Business secretary Lord Mandelson is looking to ban ex-MG Rover directors from serving as company directors in the future following a report into the company’s closure which will be published on September 11.
The 850-page report, which took four years to compile at a cost of £16 million in taxpayer’s money, is believed to include damning details about how the manufacturer’s demise was handled.
Mandelson has arranged for Government lawyers to compile evidence against John Towers, Nick Stephenson, Peter Beale and John Edwards, the directors known as the Phoenix Four, to stop them becoming directors at any other company, despite the fact that no evidence was found to suggest wrongdoing during the closure of the business in 2005.
The Serious Fraud Office was appointed to expose any illegal activity during MG Rover’s demise, but announced earlier this week that there was no evidence to support a criminal investigation and made no further comment.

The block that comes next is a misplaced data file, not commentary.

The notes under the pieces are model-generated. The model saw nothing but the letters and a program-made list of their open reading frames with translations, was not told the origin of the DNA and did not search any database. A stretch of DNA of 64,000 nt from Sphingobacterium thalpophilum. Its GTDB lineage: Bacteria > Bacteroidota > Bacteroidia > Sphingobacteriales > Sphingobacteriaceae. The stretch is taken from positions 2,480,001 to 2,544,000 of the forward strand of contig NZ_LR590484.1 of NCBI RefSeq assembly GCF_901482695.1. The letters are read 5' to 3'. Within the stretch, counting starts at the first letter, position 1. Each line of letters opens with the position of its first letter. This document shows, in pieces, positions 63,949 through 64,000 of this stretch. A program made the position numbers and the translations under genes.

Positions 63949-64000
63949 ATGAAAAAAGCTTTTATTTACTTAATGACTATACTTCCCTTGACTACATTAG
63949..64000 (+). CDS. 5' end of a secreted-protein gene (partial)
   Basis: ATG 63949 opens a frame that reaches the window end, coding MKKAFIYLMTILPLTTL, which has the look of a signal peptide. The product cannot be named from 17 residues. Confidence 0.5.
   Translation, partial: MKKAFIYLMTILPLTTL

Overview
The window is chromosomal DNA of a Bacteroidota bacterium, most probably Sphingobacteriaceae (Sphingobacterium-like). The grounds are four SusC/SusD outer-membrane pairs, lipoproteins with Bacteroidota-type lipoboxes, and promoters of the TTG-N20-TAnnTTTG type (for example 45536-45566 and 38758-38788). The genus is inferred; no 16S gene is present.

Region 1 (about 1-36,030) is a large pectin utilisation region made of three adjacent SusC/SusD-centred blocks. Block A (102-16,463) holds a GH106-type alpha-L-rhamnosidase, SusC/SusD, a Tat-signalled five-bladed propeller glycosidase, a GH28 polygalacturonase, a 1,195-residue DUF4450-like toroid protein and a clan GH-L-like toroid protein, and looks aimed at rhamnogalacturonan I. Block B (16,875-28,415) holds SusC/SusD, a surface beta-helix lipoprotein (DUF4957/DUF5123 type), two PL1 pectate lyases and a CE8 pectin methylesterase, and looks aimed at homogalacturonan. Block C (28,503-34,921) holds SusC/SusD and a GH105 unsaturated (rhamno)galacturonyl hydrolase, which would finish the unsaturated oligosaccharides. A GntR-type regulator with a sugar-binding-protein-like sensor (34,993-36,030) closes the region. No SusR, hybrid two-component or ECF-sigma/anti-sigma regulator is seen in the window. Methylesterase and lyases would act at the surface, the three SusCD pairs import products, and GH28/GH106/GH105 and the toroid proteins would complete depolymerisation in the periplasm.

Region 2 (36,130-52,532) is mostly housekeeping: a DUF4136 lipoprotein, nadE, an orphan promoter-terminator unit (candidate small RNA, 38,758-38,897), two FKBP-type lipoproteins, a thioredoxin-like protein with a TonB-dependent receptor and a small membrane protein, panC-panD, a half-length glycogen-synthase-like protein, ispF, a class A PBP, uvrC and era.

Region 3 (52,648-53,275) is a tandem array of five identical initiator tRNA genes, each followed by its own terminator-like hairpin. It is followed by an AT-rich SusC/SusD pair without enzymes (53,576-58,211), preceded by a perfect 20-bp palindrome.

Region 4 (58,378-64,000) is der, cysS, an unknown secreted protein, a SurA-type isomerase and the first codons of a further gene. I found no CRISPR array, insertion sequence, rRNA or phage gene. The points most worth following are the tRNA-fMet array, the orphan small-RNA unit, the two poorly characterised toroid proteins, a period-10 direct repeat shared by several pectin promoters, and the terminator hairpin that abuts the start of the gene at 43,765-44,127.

Accountancy firm Deloitte, the former auditor to MG Rover, is also expected to feature heavily in a soon-to-be published and damning report.
Although the Phoenix Four are under the spotlight, Deloitte are expected to be subject to scrutiny after a Guardian review of Rover-related accounts for years between 2000 and 2003 show it received £1.9m for its role as auditor to the carmaker and linked companies.
Among the key figures in Deloitte's relationship with Rover was mergers and acquisitions partner Maghsoud Einollahi, who retired from the UK firm last year.